It’s been five years since Special Agents Ty Grady and Zane Garrett first worked together to solve the Tri-State murders, and time has been both harsh and kind. Engaged now, they face the challenge of planning a deeply uncertain future together. Zane is at the pinnacle of his career with one last mystery to solve, while Ty is at sea in a world where he’s no longer the tip of a spear.
There’s just one more hurdle in the way of their happy ever after: a traitor from their inner circle who threatens to burn their world to the ground.
Squeezed between the Vega cartel, an unknown mole, and too many alphabet agencies to count, Ty and Zane must gather all their strength and resources to beat the longest odds they’ve ever faced. To make it out alive, they’ll need help from every friend they’ve got. Even the friends who might betray their trust.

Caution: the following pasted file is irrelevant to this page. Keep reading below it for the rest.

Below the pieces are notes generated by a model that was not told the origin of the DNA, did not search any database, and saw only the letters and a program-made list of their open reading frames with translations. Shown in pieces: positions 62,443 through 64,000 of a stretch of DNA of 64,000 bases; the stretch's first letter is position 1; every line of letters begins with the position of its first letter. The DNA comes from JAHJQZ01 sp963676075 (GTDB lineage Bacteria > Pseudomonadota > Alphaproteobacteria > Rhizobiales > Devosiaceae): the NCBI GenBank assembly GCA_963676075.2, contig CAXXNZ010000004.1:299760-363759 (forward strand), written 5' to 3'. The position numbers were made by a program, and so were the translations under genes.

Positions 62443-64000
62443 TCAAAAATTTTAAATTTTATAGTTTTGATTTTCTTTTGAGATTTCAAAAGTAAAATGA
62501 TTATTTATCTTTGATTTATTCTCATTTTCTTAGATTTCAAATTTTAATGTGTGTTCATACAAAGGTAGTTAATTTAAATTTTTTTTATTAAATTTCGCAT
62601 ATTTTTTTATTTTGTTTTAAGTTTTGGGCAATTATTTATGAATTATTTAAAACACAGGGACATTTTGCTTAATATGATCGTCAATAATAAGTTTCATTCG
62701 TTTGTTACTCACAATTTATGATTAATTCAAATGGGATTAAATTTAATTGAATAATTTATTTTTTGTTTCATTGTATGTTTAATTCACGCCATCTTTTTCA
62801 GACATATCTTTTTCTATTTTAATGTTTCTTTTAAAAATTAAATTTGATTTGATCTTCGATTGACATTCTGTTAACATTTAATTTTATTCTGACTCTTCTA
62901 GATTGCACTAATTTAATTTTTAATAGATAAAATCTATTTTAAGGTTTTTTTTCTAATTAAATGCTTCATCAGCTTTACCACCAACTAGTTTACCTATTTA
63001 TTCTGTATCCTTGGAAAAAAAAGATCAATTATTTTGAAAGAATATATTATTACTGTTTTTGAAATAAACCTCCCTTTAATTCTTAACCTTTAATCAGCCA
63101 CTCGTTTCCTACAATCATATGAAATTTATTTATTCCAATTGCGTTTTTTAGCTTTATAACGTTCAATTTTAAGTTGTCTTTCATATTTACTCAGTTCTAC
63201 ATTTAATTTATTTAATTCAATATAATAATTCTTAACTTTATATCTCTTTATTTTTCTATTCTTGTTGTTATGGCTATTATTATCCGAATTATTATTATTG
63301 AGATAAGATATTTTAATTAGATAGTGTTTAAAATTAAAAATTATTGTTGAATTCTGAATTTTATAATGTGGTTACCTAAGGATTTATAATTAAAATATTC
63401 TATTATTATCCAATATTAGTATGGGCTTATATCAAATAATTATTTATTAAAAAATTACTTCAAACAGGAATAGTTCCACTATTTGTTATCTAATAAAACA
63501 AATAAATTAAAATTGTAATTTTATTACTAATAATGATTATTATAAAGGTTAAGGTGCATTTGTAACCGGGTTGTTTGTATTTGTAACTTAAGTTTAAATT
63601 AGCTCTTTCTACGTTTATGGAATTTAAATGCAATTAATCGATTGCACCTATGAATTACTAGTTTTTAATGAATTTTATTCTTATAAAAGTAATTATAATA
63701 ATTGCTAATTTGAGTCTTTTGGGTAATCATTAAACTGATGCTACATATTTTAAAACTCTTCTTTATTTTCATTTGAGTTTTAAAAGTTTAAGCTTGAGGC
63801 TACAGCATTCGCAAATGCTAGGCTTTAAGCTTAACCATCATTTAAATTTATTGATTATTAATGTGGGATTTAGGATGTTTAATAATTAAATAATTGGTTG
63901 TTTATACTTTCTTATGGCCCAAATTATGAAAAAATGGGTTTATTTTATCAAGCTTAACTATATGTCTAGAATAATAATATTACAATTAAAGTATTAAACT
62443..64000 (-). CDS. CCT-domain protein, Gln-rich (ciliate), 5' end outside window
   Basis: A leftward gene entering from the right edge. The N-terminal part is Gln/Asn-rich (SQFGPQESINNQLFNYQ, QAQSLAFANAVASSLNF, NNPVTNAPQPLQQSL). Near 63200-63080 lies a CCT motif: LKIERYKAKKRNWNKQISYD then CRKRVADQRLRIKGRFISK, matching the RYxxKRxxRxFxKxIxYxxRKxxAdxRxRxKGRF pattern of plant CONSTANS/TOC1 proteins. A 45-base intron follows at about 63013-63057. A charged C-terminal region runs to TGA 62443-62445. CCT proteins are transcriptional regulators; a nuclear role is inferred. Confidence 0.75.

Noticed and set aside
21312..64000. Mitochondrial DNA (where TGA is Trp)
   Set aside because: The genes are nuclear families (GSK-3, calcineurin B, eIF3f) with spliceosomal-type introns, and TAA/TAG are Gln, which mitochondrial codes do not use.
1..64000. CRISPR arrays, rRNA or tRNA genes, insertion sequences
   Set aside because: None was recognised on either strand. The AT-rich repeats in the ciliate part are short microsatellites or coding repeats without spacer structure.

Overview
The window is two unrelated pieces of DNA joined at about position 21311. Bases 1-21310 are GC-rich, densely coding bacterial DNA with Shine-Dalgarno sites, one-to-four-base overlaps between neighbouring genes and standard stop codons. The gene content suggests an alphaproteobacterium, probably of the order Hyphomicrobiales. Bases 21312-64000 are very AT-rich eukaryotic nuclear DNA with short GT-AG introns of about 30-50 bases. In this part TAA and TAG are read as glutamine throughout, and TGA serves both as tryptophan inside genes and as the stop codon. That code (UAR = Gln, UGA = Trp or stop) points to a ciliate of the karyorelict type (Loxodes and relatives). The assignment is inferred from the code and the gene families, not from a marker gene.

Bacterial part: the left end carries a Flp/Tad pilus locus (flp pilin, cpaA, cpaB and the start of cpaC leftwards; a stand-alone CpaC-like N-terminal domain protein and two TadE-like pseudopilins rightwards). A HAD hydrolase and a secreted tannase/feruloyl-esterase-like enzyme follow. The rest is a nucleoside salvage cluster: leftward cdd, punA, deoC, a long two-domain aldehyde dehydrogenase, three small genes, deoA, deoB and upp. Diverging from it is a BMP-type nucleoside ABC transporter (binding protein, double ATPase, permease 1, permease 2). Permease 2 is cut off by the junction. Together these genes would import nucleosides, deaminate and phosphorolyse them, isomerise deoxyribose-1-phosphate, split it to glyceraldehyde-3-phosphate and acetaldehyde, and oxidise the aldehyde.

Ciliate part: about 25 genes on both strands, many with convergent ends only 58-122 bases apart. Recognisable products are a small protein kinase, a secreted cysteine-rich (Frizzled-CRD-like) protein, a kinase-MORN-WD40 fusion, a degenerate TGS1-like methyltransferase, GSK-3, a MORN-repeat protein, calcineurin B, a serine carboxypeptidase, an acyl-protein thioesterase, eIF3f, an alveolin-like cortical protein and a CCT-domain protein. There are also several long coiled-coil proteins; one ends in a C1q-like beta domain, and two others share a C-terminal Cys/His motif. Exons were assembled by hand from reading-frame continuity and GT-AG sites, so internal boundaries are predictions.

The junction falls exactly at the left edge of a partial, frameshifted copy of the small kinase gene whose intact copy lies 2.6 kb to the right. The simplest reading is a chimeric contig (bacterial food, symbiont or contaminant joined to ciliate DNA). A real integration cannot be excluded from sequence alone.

Word count: 113,000; page count: 419
Dear Abigail Roux.
I still remember when, soon after the release of “Cut and Run,” a book buddy insisted that I had to read it. So I read it and we argued about whether the book needed a sequel, and we agreed that at least one more would be nice. And the rest is history. I fell in love with the first book because Ty and Zane started with an antagonistic chemistry, and while that quickly changed into something more, it never lost that edge for me. Yes, even in the first book I noticed that these two are not the sharpest tools in the drawer. Starting maybe in the middle of the story, I wanted to draw a big picture of the villain and smack them on the heads to make sure they noticed. But despite quickly realizing that I wouldn’t be reading this series for intelligent detective work, I had no intention of stopping because I loved Ty and Zane that much. And in books two and three (especially in book three if I remember correctly) the mystery was pretty decent.